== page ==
Prof Suzanne Butters - personal details
Role: Professor of Art History
Mansfield Cooper Building-3.8
School of Arts, Languages and Cultures
The University of Manchester
An American, Suzy studied art history, philosophy and music at Mount Holyoke College in the early 1960s, and after a year at the Metropolitan Museum of Art when she also studied Italian, she moved to Italy. Here she took an MA in art history, studied architecture for three years at Florence University's Facolta di Architettura, and taught for American Junior-Year-Abroad programmes (Gonzaga, Ohio State, California State).
In 1970 she married the historian Humfrey C. Butters and moved to England, where she began work on her PhD under the guidance of Howard Burns (then at the Courtauld Institute, now at the University of Venice) on the Tuscan villas of cardinal Ferdinando de' Medici (1563-1587), a continuing research interest. She joined the Art History department of the University of Manchester in 1975, where she is now Professor of Art History.
The recipient of many grants and awards, she has been a stipendiary Fellow at the Harvard University Center for Italian Renaissance Studies, Villa I Tatti (1987-1988), where she was also a Visiting Professor, during the year in which she held at Leverhulme Trust Fellowship (1998-1999), an fellowship she also held in 2006-2007. She was a Senior Advisor on Sussex University's three-year research project, The Material Renaissance (funded by the AHRB and the Getty Foundation) (2001-2003). She is a member of the Advisory Board, a contributing author and the co-editor of two volumes for the forthcoming eleven-volume publication Il Rinascimento italiano e l'Europa, funded by the Fondazione Cassamarca through the Centro dell'Umanesimo Latino in Treviso, and she is a member of the Honorary Advisory Committee of the seminar of IESA (Institut d'Etudes Supérieures des Arts) on Collecting and Display 100BC to AD1700 based at the University of London's Institute of Historical Research.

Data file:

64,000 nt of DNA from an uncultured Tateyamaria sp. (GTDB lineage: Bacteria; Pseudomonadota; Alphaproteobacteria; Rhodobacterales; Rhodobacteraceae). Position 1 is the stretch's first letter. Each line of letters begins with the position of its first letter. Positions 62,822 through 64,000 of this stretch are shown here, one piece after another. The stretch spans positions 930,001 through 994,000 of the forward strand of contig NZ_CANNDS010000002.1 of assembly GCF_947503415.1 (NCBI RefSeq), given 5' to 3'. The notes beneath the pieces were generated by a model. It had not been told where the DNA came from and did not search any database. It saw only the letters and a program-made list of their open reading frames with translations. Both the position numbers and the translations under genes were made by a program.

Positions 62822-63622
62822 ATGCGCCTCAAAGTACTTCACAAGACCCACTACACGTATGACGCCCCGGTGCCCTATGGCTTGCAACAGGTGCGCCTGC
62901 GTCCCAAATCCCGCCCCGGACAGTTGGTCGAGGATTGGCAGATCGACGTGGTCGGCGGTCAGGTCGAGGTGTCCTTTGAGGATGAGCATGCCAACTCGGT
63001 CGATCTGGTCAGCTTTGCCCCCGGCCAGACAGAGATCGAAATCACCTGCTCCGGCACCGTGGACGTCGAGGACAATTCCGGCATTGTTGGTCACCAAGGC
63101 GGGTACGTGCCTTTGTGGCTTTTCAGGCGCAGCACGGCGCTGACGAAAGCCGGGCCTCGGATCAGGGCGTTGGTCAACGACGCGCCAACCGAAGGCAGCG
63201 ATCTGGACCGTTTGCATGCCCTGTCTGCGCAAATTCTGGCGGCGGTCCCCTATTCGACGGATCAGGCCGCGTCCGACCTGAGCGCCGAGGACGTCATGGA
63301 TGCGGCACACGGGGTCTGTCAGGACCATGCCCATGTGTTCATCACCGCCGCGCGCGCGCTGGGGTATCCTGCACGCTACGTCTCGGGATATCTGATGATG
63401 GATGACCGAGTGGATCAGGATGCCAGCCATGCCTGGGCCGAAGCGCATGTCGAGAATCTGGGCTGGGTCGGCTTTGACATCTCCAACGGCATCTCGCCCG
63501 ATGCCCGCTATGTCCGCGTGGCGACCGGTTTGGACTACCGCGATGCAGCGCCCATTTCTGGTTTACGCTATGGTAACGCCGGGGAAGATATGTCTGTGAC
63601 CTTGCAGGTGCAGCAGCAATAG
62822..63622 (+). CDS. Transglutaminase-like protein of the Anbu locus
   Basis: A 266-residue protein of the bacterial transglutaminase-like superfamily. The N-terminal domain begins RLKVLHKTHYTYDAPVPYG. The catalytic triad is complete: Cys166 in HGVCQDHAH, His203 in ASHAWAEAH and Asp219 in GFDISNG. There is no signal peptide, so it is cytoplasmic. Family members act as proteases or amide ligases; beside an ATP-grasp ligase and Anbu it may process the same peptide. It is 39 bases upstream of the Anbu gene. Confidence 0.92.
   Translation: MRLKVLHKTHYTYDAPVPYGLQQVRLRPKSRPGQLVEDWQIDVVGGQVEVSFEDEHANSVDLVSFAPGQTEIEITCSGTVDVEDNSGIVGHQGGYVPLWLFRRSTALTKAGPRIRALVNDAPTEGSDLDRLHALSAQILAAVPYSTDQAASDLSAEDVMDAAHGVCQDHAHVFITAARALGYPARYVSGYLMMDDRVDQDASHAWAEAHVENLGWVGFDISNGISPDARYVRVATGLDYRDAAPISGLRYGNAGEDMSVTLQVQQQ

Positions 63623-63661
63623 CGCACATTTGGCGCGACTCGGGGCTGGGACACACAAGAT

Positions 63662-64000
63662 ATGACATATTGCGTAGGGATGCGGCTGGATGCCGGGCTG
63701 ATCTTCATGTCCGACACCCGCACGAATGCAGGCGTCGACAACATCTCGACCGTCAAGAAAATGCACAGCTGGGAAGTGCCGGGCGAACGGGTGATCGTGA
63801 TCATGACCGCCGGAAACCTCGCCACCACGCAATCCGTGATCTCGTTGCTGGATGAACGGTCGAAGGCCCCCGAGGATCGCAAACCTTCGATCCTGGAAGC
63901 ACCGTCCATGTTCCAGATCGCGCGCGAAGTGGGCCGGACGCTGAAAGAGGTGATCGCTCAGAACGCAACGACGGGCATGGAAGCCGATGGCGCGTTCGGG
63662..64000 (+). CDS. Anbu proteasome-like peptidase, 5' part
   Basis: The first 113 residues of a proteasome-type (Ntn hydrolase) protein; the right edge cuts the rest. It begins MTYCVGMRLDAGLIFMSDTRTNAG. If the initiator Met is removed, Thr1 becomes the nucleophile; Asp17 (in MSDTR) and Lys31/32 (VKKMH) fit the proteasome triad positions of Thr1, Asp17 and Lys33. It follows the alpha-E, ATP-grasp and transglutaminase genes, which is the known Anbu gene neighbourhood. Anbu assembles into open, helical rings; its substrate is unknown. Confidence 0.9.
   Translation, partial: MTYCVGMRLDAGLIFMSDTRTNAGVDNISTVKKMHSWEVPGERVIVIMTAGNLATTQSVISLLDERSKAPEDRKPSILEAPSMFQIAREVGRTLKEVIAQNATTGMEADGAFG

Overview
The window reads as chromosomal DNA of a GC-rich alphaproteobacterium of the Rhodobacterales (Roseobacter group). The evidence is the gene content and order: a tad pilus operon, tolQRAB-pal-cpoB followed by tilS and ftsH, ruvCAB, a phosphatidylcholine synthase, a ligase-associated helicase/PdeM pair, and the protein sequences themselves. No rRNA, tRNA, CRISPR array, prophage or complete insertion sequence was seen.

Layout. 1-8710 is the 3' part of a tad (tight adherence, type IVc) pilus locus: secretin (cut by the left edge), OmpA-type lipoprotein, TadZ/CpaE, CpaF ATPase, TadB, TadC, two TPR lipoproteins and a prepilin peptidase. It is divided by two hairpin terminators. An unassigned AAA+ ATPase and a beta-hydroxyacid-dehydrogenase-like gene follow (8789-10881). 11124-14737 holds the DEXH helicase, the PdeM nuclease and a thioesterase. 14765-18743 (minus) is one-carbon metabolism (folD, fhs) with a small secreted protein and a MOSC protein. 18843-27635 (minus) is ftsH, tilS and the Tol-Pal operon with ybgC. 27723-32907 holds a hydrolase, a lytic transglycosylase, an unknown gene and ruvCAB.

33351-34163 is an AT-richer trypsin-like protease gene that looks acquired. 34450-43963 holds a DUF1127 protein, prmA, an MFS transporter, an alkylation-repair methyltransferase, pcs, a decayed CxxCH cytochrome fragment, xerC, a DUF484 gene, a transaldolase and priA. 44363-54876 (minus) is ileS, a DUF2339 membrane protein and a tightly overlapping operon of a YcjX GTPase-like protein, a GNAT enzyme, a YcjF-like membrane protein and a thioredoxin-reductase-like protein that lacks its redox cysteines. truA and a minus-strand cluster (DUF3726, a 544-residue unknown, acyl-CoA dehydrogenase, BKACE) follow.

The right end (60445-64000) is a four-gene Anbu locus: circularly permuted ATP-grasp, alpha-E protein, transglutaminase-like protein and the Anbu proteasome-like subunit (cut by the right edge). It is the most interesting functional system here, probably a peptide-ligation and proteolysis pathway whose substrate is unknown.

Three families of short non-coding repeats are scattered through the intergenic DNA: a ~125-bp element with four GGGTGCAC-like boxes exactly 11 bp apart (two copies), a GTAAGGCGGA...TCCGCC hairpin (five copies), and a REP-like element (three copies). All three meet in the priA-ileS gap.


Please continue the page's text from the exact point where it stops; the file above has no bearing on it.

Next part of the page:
She founded and directs The University of Manchester's Italian Forum, an innovative research grouping of scholars interested in the arts, architecture, archaeology of Italy, from antiquity to the present day, and she is a member of the University's interdisciplinary research group, Landscape and Identity. In 2004-2005, she devised an interdisciplinary MA for the University's new School of Arts, Histories & Cultures, Constructions of the Sacred, the Holy and the Supernatural; this draws on the research expertise from eight disciplines (Ancient History & Classics, Archaeology, Art History & Visual Studies, Drama, English & American Studies, History, Music, and Religions & Theology), with a view to encouraging new kinds of postgraduate and postdoctoral research projects, and new research groupings at Manchester.